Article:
Extrinsic barriers are often called first-order barriers because they must be overcome first. For example, it is challenging to use a digital pedagogy without access to technology. However, the provision of digital technologies does not automatically lead to their use in learning and teaching because teachers must activate digital pedagogy and learning. The challenges associated with intrinsic influences (commonly called second-order barriers) are the "true gatekeepers" to the integration of digital technologies (Ertmer et al., 2012, p. 433).
Teacher practice occurs at the nexus of extrinsic and intrinsic influences. Viewing these influences are barriers is problematic. School-based leaders of innovation -- those people in every school who contribute to improvement of practice, irrespective of their formal roles -- can help to positive shape improvement. The following table includes questions for leaders of innovation seeking to engage with extrinsic and intrinsic influences.
|Group||Influence||Questions for school leaders of innovation|
|Extrinsic influences||Access to resources||Do students and teachers have:|
- ready access to appropriate types technology in the right places?
- technical support?
Do techers have:
- time to learn, review and plan with digital technologies?
- professional development, learning and training?
|Extrinsic influences||Institutional factors||What is the school culture in relation the place of technology in learning and pedagogy? Is this a school priority?|
How is a shared vision established and cultivated?
How are teachers encouraged and recognised for using digital technologies in learning and teaching?
Planning technology enabled lessons is (initially) more involved than planning didactic pedagogies and drill lessons. How are teachers supported while they innovate?
|Extrinsic influences||Subject curriculum and assessment||The policies and procedures of external curriculum and assessment authorities typically define key practices in schooling. Can your teachers identify their personal influence and agency in these systems? How can teachers be supported to find the opportunities within the constraints?|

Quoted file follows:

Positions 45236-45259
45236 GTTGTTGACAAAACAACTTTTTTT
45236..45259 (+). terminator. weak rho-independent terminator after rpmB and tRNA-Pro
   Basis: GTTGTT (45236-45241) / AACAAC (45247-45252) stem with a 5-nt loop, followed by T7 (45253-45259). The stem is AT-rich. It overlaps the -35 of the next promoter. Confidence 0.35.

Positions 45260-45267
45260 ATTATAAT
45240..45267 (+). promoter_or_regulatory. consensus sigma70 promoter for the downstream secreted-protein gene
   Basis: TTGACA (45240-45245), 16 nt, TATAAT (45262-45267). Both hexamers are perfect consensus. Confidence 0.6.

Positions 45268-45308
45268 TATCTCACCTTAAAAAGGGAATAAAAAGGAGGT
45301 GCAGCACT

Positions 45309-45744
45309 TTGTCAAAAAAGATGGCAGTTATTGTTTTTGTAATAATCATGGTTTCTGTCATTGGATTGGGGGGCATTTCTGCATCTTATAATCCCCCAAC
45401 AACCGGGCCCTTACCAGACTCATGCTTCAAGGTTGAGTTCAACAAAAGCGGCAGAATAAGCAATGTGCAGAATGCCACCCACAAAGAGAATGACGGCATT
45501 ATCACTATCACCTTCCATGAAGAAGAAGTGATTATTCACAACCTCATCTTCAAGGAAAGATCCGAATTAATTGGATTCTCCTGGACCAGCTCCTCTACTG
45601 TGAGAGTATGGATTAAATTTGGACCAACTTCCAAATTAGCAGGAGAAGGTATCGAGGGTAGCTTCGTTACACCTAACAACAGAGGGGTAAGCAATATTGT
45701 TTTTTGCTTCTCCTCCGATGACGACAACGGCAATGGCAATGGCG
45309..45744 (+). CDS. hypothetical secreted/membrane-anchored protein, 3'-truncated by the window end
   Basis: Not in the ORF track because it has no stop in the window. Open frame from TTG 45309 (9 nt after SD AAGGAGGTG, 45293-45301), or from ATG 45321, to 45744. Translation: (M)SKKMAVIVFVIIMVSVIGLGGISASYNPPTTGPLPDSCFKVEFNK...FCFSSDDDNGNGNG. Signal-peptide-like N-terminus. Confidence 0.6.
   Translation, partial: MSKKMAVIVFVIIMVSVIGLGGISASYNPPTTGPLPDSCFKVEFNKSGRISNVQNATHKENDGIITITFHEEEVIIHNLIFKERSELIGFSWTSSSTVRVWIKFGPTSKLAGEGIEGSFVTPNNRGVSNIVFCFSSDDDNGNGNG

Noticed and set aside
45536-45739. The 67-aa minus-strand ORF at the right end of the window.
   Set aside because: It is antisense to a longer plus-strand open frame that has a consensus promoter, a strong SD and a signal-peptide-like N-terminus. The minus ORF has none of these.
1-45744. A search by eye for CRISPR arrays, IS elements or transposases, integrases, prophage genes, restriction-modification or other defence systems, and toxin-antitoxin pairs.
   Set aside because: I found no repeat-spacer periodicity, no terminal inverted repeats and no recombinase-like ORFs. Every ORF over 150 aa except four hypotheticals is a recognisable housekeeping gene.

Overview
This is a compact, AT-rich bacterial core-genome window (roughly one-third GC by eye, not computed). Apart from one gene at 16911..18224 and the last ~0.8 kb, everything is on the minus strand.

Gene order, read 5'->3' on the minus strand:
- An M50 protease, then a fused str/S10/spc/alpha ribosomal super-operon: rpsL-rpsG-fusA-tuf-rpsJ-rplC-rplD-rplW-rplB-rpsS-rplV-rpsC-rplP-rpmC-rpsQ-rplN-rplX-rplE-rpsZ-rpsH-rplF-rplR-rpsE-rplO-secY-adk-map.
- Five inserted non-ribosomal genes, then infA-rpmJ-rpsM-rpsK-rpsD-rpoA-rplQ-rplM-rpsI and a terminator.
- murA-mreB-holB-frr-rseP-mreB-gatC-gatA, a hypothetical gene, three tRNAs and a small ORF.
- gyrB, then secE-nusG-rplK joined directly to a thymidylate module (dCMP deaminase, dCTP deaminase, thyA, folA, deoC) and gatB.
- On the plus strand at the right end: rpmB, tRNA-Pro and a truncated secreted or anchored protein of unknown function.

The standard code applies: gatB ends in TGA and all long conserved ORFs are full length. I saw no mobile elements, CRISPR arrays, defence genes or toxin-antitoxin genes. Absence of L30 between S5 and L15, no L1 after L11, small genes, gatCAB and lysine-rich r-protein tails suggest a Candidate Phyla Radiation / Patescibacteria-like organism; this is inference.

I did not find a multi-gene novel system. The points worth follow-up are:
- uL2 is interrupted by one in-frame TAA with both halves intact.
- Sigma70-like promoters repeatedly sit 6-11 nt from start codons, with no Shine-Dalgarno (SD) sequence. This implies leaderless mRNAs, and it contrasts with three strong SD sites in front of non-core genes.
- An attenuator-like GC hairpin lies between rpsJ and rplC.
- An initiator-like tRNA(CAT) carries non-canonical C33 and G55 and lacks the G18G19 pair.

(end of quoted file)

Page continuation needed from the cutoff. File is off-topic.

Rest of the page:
What internal school policies and procedures enable innovation in curriculum and assessment with digital technologies? Which internal school policies and procedures are barriers? Can these barriers be resolved?
|Intrinsic influences||Attitudes and beliefs||How do you encourage your teachers to explore and engage in dialogue about their:|
- attitudes to innovation?
- beliefs about the role of technology in schooling, pedagogy and learning?
- sense of personal competence and self-efficacy?
- mindsets about learning, including their own?
|Intrinsic influences||Innovation and routine||How do you encourage innovation? How do you connect early adopters with the rest of your team?|
How do you:
- help teachers to appreciate the power routines to professional practice?
- ensure and support each other when reliable routines are disrupted by integrating digital technologies?
- support teachers to develop new classroom routines with digital technologies?
- cultivate confidence?
|Intrinsic influences||Knowledge and skill||How do you activate professional learning for:|
- technological competence?
- technological-pedagogical-content knowledge?
- positive classroom management strategies that are appropriate to the new dynamic?
|Intrinsic influences||Teacher’s vision and design thinking||Have you established a shared vision for using digital technologies for learning and teaching? Have you engaged with your teachers' vision for using technology in their professional practice?|
Many of the challenges that emerge when integrating in learning and teaching are unique to the learning context. How do you help your teachers to identify the opportunities for growth in these challenges? How do you develop your teachers' capacity to design solutions for emergent challenges?
The importance of positive school culture and growth mindsets can not be understated, particularly when positioning challenges as opportunities for professional learning. Supporting teachers to recognise and conceptualise (Blundell, Lee, & Nykvist, 2016) these influences on their practice provides them with a common language and forms the basis of collaboration towards the resolution of emergent challenges (Blundell, 2017). The driver, as should always be the case, is how do we improve our students' learning opportunities?
Blundell, C.. (2017). A case study of teachers transforming pedagogical practices through collaborative inquiry-based professional learning in a ubiquitous technologies environment. PhD thesis, Queensland University of Technology.
Blundell, C., Lee, K.-T., & Nykvist, S. (2016). Digital Learning in Schools: Conceptualizing the Challenges and Influences on Teacher Practice. Journal of Information Technology Education: Research, 15, 535-560.
Ertmer, P. A. (1999). Addressing first- and second-order barriers to change: Strategies for technology integration. Educational Technology Research and Development, 47(4), 47-61. doi:10.1007/bf02299597
Ertmer, P. A., Ottenbreit-Leftwich, A. T., Sadik, O., Sendurur, E., & Sendurur, P. (2012). Teacher beliefs and technology integration practices: A critical relationship. Computers & Education, 59(2), 423-435.
Publication date: 17 April 2018, Christopher Blundell